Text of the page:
“We really want our restaurant to provide a sense of community for our customers, where family and friends can come together and share quality time with one another,” Brad Williams, a Chick-fil-A operator in Suwanee, Georgia, said in a statement. Williams is responsible for the coop.

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Posted in * Culture-Watch, * Economics, Politics, * International News & Commentary, --Social Networking, America/U.S.A., Blogging & the Internet, Children, Consumer/consumer spending, Corporations/Corporate Life, Dieting/Food/Nutrition, Economy, Ethics / Moral Theology, Marriage & Family, Pastoral Theology, Science & Technology, Theology

A Prayer to Begin the Day from Frank Colquhoun

Lord Christ, almighty Saviour, we cry to thee for aid against our strong enemy. O thou who art the Stronger than the strong, deliver us, we pray thee, from the evil one, and take sole possession of our hearts and minds; that filled with thy Spirit we may henceforth devote our lives to thy service, and therein find our perfect freedom; for the honour of thy great name.

Posted in * Christian Life / Church Life, Church Year / Liturgical Seasons, Lent, Spirituality/Prayer

From the Morning Bible Readings

And when evening came, the boat was out on the sea, and he was alone on the land. And he saw that they were making headway painfully, for the wind was against them. And about the fourth watch of the night he came to them, walking on the sea. He meant to pass by them, but when they saw him walking on the sea they thought it was a ghost, and cried out; for they all saw him, and were terrified. But immediately he spoke to them and said, “Take heart, it is I; have no fear.” And he got into the boat with them and the wind ceased. And they were utterly astounded, for they did not understand about the loaves, but their hearts were hardened.
And when they had crossed over, they came to land at Gennes”²aret, and moored to the shore. And when they got out of the boat, immediately the people recognized him, and ran about the whole neighborhood and began to bring sick people on their pallets to any place where they heard he was. And wherever he came, in villages, cities, or country, they laid the sick in the market places, and besought him that they might touch even the fringe of his garment; and as many as touched it were made well.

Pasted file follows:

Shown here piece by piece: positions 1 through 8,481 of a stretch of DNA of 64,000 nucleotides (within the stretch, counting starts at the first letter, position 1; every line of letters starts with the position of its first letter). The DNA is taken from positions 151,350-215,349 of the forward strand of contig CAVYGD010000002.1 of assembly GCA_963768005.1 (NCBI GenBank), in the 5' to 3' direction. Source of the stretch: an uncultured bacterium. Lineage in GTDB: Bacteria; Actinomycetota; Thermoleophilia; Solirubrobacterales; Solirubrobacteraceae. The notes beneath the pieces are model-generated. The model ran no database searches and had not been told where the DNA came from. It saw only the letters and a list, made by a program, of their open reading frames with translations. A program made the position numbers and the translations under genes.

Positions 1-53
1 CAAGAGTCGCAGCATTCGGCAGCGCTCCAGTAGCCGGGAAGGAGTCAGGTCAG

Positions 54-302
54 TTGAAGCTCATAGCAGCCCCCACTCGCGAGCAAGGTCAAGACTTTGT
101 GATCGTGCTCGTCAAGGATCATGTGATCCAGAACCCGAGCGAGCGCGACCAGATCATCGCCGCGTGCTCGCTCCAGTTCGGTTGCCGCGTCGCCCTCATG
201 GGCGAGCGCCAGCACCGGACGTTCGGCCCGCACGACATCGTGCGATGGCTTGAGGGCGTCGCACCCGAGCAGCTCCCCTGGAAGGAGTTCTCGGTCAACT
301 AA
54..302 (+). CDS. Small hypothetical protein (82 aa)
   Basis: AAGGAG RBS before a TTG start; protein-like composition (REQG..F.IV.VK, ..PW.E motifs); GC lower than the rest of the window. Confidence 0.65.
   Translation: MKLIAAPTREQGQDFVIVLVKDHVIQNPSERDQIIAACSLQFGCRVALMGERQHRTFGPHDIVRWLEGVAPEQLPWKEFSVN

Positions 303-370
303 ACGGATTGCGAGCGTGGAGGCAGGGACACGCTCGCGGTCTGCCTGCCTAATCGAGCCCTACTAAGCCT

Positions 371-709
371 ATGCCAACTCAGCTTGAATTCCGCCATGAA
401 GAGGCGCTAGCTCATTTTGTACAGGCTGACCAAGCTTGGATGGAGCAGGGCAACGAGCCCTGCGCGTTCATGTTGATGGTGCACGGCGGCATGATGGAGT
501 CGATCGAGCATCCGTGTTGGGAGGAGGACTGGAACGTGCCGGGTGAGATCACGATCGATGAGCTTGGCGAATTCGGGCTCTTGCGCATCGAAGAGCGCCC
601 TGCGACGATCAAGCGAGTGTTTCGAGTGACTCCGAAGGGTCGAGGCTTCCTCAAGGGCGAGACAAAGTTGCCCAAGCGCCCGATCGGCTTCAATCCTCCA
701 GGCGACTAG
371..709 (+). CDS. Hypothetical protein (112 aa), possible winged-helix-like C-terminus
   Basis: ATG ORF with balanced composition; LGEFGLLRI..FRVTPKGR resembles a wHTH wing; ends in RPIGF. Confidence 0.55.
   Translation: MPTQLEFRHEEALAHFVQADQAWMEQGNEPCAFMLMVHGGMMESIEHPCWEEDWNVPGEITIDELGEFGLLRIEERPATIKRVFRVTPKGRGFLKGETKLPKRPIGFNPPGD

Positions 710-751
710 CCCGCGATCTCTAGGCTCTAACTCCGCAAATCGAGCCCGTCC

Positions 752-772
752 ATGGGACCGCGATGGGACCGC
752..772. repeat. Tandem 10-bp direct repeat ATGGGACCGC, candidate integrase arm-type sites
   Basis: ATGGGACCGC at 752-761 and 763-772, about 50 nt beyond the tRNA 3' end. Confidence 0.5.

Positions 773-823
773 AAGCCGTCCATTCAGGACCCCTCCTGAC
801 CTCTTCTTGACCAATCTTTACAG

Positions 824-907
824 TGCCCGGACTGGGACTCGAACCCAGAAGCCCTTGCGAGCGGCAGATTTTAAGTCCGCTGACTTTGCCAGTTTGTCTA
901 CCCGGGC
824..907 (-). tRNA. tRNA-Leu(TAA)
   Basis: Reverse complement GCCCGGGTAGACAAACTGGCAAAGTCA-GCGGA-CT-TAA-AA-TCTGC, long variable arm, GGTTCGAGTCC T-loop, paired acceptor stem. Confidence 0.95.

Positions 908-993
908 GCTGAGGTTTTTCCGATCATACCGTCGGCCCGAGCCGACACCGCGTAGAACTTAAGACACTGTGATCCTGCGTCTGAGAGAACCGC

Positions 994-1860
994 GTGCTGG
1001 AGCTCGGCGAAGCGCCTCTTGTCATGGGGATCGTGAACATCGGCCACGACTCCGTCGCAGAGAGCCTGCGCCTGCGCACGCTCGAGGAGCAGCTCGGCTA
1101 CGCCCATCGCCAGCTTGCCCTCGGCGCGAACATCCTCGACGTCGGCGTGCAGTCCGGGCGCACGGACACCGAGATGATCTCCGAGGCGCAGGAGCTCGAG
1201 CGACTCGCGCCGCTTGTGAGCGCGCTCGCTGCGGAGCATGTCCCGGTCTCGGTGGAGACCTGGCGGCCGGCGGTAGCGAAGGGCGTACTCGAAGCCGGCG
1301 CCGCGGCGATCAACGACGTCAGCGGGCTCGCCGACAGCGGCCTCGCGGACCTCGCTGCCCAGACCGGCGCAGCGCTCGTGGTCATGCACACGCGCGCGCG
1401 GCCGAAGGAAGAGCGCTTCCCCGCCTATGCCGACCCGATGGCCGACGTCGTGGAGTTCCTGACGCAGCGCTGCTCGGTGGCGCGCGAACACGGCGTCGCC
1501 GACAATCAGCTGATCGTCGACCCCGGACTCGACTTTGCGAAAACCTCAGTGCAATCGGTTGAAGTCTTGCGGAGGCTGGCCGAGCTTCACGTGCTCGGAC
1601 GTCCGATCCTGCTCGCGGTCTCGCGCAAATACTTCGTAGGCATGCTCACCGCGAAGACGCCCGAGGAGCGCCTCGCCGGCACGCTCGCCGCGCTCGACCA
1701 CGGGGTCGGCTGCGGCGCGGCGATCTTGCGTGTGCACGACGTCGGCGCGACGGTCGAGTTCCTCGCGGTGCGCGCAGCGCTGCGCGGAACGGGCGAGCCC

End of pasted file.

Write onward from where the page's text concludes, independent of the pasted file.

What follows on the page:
–Mark 6:47-56

Posted in Theology, Theology: Scripture

A S Haley–TEC's Los Angeles Bishop Bruno Tries to Serve Two Masters

Under California law, a religious body or organization may create a unique form of corporation, called a corporation sole, whose principal purpose is to allow the parent organization (which may or may not itself be incorporated) to hold title to real property. A corporation sole is different from the usual variety of that entity: it has a single officer, director and shareholder, who are all one and the same person, called “the incumbent of the corp sole.” The governing body makes the rules for who can be the incumbent. Typically it is that body’s bishop or other spiritual leader.

Bishops may come and go, but corporations sole do not. Under law, their existence is perpetual — and that is why they are a good vehicle for maintaining ownership of real property. And like any religious organization, they are not-for-profit, and pay no income taxes.

So it comes as a bit of a surprise to learn that Bishop J. Jon Bruno of the Episcopal Diocese of Los Angeles is at odds with his own Diocese over the disclosure of financial information concerning the corporation sole of which he is the incumbent. (In order to avoid a vote on an outside audit of his corp sole at the diocesan convention last December, Bishop Bruno promised to disclose its financial statements.)

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Posted in * Anglican - Episcopal, * Christian Life / Church Life, * Culture-Watch, - Anglican: Commentary, Episcopal Church (TEC), Law & Legal Issues, Parish Ministry, Stewardship, TEC Bishops, TEC Conflicts, TEC Parishes

(WSJ) Fay Vincent–Life as the Ninth Inning Nears

I spend most of my time in the company of my cherished wife. I think there is truth in the old line that older marrieds tend to resemble each other as time goes by. I enjoy visits with friends as well, but I have a rule: None of us can speak more than three sentences about medical news. I am certain my problems have limited interest, and so, I fib a lot when I am asked how I am doing.

To me, old age seems to be the art of keeping going. Speed and direction are not important. Movement is. I swim but slowly. I barely walk. I write, but with acute knowledge that my values and opinions are outdated. I still think duty, honor and country should be the national mantra. I know better.

The very best thing about growing older is that I no longer try to change anyone’s mind. I can easily accept disagreement from friends and even critics. I also have long since surrendered any hope of impressing others, or of being impressed by them. In these final innings I want to stay at bat, even if I know I cannot expect to get a hit.

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Posted in * Culture-Watch, Aging / the Elderly, Anthropology, Ethics / Moral Theology, Health & Medicine, Marriage & Family, Pastoral Theology, Psychology, Theology